Maybe It Would Be Better To Shut Down the Government Now Than Shut Down a Bigger Government Later


Amidst all the doom-and-gloom blathering over the budget showdown, lost are two important points: One is the unfortunate fact that the government won't really be shutting down at all—not in a Borders Books going-out-of-business sale sort of way, that is; and the other is that the government we have is wildly unaffordable and completely beyond the means of this country to sustain. If we don't rein it in now, it won't get any easier down the line. A "shutdown" won't be the end of the world—it won't even be the end of paying interest on debt already accrued. But kicking the ball down the road a bit more on dealing with the federal government's spending problem does take us in an increasingly unpleasant direction.

First of all, it's unfortunate that congressional Republicans have allowed the budget wrangle to turn into a pissing contest over Obamacare. As horrendously intrusive and economically illogical as that law is, it's small potatoes compared to the federal government's addiction to spending money that doesn't exist. That said, Senate Democrats play as big a role in the pending shutdown as House Republicans—they're the ones rejecting a spending bill that would keep the government open(er) after all.

A separate and somewhat overshadowed issue, though, is that the debt ceiling once again figures in the back-and-forth in D.C. This is an ongoing problem. The Bipartisan Policy Center points out that "On May 19 of this year, the debt limit was reinstated at a new, higher level, after having been suspended since February. Upon its reinstatement, the U.S. found itself up against the debt limit with the Treasury Department continuing to operate through the limited borrowing authority provided by extraordinary measures."

Basically, the junkie needs another fix. If one isn't forthcoming, we're told, the withdrawal will truly suck.

Fans of government spending insist that the U.S. risks defaulting on its debt, if the debt ceiling isn't raised, but that would only happen if federal officials deliberately decided to stop paying the bills. While failing to raise the debt ceiling would prevent the government from borrowing more, it wouldn't keep it from paying off its existing debt. In 2011, in response to the last round of the-debt-ceiling-is-falling hysteria, Reason's Veronique de Rugy wrote:

Technically, if the debt nears its statutory limit, the Treasury Department cannot issue new debt to manage short-term cash flows or manage the annual deficit—the government may therefore be unable to pay its bills. But in the real world things are different.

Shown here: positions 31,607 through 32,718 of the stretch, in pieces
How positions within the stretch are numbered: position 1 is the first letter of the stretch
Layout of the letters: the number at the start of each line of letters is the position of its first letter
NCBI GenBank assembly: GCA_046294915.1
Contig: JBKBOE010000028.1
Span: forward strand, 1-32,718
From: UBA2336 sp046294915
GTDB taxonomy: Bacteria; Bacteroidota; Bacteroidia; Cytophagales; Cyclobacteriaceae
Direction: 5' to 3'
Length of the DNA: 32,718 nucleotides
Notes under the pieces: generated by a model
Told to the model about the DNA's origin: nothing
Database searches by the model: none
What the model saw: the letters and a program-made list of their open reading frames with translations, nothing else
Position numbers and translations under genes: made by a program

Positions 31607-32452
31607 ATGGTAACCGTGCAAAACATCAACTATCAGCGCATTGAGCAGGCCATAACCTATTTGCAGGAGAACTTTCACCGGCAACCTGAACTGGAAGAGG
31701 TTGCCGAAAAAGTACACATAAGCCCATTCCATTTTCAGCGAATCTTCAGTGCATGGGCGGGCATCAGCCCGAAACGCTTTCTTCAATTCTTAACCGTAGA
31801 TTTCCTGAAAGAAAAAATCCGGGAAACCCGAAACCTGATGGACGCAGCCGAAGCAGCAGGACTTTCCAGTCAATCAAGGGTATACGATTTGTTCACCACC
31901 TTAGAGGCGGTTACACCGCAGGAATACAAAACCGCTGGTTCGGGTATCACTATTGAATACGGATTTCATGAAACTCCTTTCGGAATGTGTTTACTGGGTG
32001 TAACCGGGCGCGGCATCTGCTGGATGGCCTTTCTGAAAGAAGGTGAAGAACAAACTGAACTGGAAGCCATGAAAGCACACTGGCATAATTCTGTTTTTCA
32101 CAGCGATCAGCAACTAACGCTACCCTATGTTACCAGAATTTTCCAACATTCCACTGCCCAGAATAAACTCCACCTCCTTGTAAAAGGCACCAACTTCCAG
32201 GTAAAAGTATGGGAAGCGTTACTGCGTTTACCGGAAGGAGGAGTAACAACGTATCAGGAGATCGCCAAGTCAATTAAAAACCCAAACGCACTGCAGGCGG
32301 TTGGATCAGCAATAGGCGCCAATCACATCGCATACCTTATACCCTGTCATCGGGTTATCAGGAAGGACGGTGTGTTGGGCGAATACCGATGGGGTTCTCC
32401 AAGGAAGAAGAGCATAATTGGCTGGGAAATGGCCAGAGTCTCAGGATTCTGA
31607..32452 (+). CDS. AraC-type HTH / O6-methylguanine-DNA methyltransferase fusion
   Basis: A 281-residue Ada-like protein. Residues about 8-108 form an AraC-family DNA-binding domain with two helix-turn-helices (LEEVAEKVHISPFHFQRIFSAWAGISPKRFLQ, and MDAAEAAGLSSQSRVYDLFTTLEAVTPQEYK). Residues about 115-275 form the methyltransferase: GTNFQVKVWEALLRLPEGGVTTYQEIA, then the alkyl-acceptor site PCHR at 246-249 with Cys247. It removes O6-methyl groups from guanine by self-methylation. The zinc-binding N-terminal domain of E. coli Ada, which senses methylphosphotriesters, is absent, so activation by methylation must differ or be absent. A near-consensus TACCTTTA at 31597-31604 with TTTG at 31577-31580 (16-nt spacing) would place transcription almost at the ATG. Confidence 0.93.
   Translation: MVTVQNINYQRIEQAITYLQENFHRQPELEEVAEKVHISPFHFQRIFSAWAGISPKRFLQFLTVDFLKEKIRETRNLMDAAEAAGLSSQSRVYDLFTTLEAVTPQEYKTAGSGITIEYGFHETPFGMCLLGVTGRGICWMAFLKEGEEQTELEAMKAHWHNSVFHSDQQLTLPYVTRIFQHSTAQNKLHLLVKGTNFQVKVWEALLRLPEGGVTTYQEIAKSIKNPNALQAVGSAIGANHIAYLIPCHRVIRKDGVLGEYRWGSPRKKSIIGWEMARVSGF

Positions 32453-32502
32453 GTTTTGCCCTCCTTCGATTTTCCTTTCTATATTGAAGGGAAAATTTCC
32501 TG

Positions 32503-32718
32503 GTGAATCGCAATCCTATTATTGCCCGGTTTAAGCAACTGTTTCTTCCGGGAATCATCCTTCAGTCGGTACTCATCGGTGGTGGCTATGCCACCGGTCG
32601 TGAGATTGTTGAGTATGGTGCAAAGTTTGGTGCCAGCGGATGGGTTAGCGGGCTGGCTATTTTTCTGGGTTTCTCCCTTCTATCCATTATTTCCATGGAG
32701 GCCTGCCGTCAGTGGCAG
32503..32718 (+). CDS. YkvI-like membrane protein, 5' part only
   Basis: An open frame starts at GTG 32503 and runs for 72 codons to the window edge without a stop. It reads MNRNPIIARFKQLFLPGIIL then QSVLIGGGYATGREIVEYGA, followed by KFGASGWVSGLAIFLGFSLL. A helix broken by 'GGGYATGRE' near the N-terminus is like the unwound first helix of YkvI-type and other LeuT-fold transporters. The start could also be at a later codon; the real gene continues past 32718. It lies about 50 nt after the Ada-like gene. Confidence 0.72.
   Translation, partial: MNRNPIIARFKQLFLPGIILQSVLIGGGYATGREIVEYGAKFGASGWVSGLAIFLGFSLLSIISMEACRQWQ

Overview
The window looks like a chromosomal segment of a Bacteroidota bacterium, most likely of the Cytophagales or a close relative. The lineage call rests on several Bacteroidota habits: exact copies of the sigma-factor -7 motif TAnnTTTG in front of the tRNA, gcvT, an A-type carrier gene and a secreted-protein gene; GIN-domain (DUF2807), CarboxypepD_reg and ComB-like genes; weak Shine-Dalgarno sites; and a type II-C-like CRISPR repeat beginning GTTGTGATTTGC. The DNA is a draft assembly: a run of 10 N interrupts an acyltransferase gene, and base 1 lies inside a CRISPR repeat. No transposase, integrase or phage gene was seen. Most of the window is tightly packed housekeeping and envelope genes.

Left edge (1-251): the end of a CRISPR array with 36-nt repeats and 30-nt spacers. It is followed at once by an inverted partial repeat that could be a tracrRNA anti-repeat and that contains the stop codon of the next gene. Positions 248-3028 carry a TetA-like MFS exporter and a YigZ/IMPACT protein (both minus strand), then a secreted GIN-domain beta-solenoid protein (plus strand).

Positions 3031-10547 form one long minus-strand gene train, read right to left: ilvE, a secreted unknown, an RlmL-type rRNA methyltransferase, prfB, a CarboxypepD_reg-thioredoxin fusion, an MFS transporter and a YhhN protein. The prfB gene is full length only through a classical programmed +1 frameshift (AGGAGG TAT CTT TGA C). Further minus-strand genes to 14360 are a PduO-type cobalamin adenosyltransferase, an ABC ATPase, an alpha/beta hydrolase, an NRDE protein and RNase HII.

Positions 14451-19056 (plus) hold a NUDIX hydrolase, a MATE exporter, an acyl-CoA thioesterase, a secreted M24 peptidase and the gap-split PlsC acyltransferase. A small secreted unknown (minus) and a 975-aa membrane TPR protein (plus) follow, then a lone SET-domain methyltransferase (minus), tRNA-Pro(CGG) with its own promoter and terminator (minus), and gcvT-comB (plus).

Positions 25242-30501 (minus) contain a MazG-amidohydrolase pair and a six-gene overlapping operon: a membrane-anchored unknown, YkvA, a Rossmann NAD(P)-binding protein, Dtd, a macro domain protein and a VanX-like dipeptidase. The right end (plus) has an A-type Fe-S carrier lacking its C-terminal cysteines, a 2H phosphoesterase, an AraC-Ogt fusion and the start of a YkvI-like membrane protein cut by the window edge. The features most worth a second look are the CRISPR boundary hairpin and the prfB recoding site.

First, if the debt ceiling is not increased it doesn't mean the federal government will have to repay the entire debt at once. The government just won't be able to increase its borrowing. Americans understand the difference between not being able to borrow more money and defaulting on one's mortgage…

More importantly, the Treasury Department has other options. For instance, if the debt ceiling is not increased, the Treasury can prioritize interest and debt payment to avoid a default.

That's…not exactly the end of the world.

What else happens if Congress continues sparring and doesn't pass a spending bill? Well, "nonessential services" will taper off for the duration, but the military stays at its posts, the Post Office keeps losing your mail, Social Security and Medicare continue hemorrhaging money, and all the things politicians deem "essential" go about doing what they've always done.

But beyond the current budget battle, whatever we may think of politicians' budget priorities and their dividing lines between "essential" and "nonessential," raising the debt ceiling again and again isn't a solution of any sort; it's a refusal to come up with a solution. That's because the U.S. federal government continuously spends far more money than it takes in.

U.S. revenue and spending

The latest Congresssional Budget Office long-term budget outlook "projects that federal debt held by the public would reach 100 percent of GDP in 2038, 25 years from now, even without accounting for the harmful effects that growing debt would have on the economy (see the figure below). Moreover, debt would be on an upward path relative to the size of the economy, a trend that could not be sustained indefinitely."

So, put the Obamacare spat to the side. It's worth fighting, but separately. The real budget battle should involve efforts to rein-in an out-of-control federal government that's addicted to spending money that doesn't exist. If we don't do it now, it only gets nastier when we have to cut even less affordable programs, "essential" and "nonessential," in the future.